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Acta Médica Costarricense

On-line version ISSN 0001-6002Print version ISSN 0001-6012

Acta méd. costarric vol.54 n.3 San José Jul./Sep. 2012



Phenazopyridine: A drug utilization research in the Costa Rican Social Security

Hugo Marín-Piva1, Carlos Fonseca-Gamboa1, Desirée Sáenz-Campos1, 2

Affiliation of the authors: 1Counseling Therapeutic Area Drug and Therapeutics Clinical Pharmacoepidemiology department, Costa Rican Social Security. 2Dept. Clinical Pharmacology and Toxicology, School of Medicine, University of Costa Rica.

Abbreviations: ASSB, Santa Barbara Health Area; CCSS, Costa Rican Social Security; CCD, “Dr. Carlos Duran

Cartín” Clinic; DDD, defined daily dosage;HCG,“ Dr. Rafael Angel Calderon Guardia” Hospital; UTIs, urinary tract infection; LOM, official list of

medications. Sources of support: Completion of this work did not receive external economic contribution of others, nor was under conflicts of interest with pharmaceutical companies or other.

Drug Area and Therapeutics Clinic, Department of Pharmacoepidemiology, Costa Rican Social Security.


Background: Phenazopiridine is a urinary tract analgesic that has been deemed to be of low intrinsic value; nonetheless it has been used in the Costa Rican social security and has a good record of efficacy and safety within the institution.

Aim: To analyze the use of phenazopiridine in the three different levels of attention in the Costa Rican social security.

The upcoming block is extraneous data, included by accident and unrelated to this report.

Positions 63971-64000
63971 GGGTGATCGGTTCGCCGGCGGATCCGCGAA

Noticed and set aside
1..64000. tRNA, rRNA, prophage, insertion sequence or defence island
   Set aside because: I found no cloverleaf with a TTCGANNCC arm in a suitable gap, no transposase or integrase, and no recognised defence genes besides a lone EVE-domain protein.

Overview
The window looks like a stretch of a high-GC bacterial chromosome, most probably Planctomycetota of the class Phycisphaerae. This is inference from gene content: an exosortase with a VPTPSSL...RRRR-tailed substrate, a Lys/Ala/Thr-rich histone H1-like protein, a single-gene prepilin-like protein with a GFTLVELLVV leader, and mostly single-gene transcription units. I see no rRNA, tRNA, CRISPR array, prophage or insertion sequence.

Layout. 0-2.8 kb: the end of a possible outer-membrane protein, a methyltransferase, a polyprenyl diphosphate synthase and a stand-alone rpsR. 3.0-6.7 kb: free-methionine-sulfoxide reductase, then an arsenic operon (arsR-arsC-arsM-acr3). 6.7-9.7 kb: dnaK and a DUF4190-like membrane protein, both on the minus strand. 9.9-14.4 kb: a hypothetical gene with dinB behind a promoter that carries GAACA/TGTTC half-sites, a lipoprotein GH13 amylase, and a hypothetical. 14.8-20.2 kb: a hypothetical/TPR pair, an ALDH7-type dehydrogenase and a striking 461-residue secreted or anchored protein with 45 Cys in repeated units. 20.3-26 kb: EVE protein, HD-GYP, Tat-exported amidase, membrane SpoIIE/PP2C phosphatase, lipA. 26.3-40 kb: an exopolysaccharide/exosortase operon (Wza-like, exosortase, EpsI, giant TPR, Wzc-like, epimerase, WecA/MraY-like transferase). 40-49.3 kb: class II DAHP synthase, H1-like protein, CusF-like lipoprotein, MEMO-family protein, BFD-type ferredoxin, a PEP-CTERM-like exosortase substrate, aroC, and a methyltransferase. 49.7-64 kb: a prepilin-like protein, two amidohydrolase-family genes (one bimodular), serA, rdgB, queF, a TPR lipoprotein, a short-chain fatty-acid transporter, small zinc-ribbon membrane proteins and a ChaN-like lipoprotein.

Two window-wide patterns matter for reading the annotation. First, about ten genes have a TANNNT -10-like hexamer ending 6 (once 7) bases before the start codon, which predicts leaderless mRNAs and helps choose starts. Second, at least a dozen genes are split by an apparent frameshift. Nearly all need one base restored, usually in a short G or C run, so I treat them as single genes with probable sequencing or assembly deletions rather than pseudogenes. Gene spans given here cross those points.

Methods: During one month, we obtained electronic pharmacy records from a first, second and third level health center to establish the quantitative characteristics of the prescription of phenazopiridine. For the qualitative analysis a random sample of 30 patients per center was generated; each file was assessed using a pre formulated instrument in order to review those patients’ files and obtain the required information.

Results: During the month of January 2011, in three study centers, phenazopiridine was prescribed to 381 patients, mostly females. Prescription varied from 3 to 90 tablets most patients (60.43%) received 10 tablets for their treatment regimen. In 54.55% of the patients’ file the diagnosis and prescription was documented. The most frequent daily prescribed dose was 100mg thrice a day equivalent to 300mg per day in half of the patients in the first and second level of attention followed by 100mg twice a day (33.3%). Atotal of 55.4% of the patients with a diagnosis of urinary tract infection received antibiotic treatment. The duration of treatment varied from 1 to 30 days, being longer in the second and third level of attention.

Conclusion: The use of phenazopiridine is partially adequate, this finding supports the efficacy and safety in the context of attention in the first and second level centers. The diversity in the prescriptional behaviors requires improvement by means of developing actions which would

terminally favor the rationality and therefore increase the impact of the benefit offered to the patients.

Keywords: phenazopyridine, urinary tract infection, urinary antiseptics, dysuria, drug utilization, rational drug use.

Phenazopyridine is a urinary tract analgesic agent for oral administration. The drug is described as a dye group “azo”, whose chemical name is 2,6 diaminopyridine, 3 (phenylazo) Monohydrochloride. In 24 hours, 90% is excreted in the urine, 41% as unchanged drug and 49% as metabolites (most notably paracetamol), which exert a topical analgesic effect on the urinary tract mucosa.1

Based on the principles of medicine based on evidence, el analysis of the available scientific information showed the lack of randomized clinical trials with the standard methodology of phase III the lack of systematic reviews with meth-analysis, to sustain the use of phenazopyridine as part of the management of urinary tract infections and other irritative syndromes. Existing information is scarce and of

poor quality according to current standards required by scientific publications.2-9